Coming up, a new look at actress Felicity Huffman in prison wearing a green jump suit. So what is life like for a celebrity behind bars? A closer look, next. You're live in the "CNN Newsroom."
CABRERA: Actress Felicity Huffman is in the middle of a two-week sentence for her role in the college admission scandal. And we're getting a new look at her life behind bars. The actress who paid $15,000 to inflate her daughter's test scores was spotted wearing this green jump suit at the California prison where she is serving her time. CNN's Alexandra Field has more on what prison life is like.
ALEXANDRA FIELD, CNN CORRESPONDENT (voice-over): Actress Felicity Huffman, now federal inmate number 77806-112 reported this week to prison in Dublin, California, a low security lock up once dubbed by Forbes magazine in 2009 as one of America's ten cushiest prisons.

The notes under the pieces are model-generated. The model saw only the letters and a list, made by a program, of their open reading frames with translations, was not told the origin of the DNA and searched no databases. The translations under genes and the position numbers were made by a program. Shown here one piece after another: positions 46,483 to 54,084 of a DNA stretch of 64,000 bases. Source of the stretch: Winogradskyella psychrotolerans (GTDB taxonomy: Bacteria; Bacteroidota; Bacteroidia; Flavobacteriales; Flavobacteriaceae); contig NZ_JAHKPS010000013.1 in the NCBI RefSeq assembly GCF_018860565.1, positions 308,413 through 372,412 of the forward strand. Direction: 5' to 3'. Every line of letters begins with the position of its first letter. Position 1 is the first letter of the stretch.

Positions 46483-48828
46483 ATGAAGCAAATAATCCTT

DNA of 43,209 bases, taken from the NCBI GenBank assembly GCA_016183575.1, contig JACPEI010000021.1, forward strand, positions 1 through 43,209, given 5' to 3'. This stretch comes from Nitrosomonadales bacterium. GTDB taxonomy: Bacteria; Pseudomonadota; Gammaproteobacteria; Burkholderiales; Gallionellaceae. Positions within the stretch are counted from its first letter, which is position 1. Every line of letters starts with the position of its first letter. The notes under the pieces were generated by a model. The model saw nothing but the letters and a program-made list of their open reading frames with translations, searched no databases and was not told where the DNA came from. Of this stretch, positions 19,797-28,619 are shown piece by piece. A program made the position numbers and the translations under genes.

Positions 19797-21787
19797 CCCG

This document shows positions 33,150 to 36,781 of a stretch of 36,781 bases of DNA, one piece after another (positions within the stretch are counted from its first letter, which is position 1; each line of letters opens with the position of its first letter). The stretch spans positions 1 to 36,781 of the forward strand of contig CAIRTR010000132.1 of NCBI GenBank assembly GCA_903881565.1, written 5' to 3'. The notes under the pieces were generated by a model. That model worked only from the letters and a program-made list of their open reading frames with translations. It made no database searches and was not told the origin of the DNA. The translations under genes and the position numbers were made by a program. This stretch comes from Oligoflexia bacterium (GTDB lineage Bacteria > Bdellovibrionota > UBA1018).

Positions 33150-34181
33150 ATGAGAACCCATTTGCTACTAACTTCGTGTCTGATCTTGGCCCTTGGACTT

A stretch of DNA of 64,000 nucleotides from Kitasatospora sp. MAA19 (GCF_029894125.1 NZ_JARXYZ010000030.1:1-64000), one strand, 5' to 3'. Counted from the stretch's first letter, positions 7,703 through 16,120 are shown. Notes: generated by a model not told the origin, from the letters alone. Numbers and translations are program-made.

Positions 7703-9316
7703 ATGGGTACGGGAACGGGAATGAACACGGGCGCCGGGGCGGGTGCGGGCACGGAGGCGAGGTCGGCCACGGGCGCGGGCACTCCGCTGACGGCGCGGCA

It's far from the Hollywood star's Hollywood Hills home, but close enough for her husband actor, William H. Macy, to visit. Thirty-five miles outside of San Francisco, Dublin has more than 1,200 female inmates. Like the rest of the prison population, Huffman will wear a khaki uniform and wake up by 5:00 in the morning.
She can buy some personal items and food at the commissary and there's a wellness program that includes arts and crafts and team sports. The small screen star who shot to fame as a desperate housewife isn't the prison's first famous inmate. Patty Hearst was sent there in the '70s. In the '90s, the so-called Hollywood madam, Heidi Fleiss, did time in Dublin. She later described the low security prison as anything but easy.
HEIDI FLEISS, FORMER DUBLIN PRISON INMATE: You're in a very antisocial environment. It's very hostile. You know, there were times when I felt like oh my god I'm going to have to go to the weight pile and kill this girl and I'll be stuck here for the rest of my life, you know. There are some scary situations.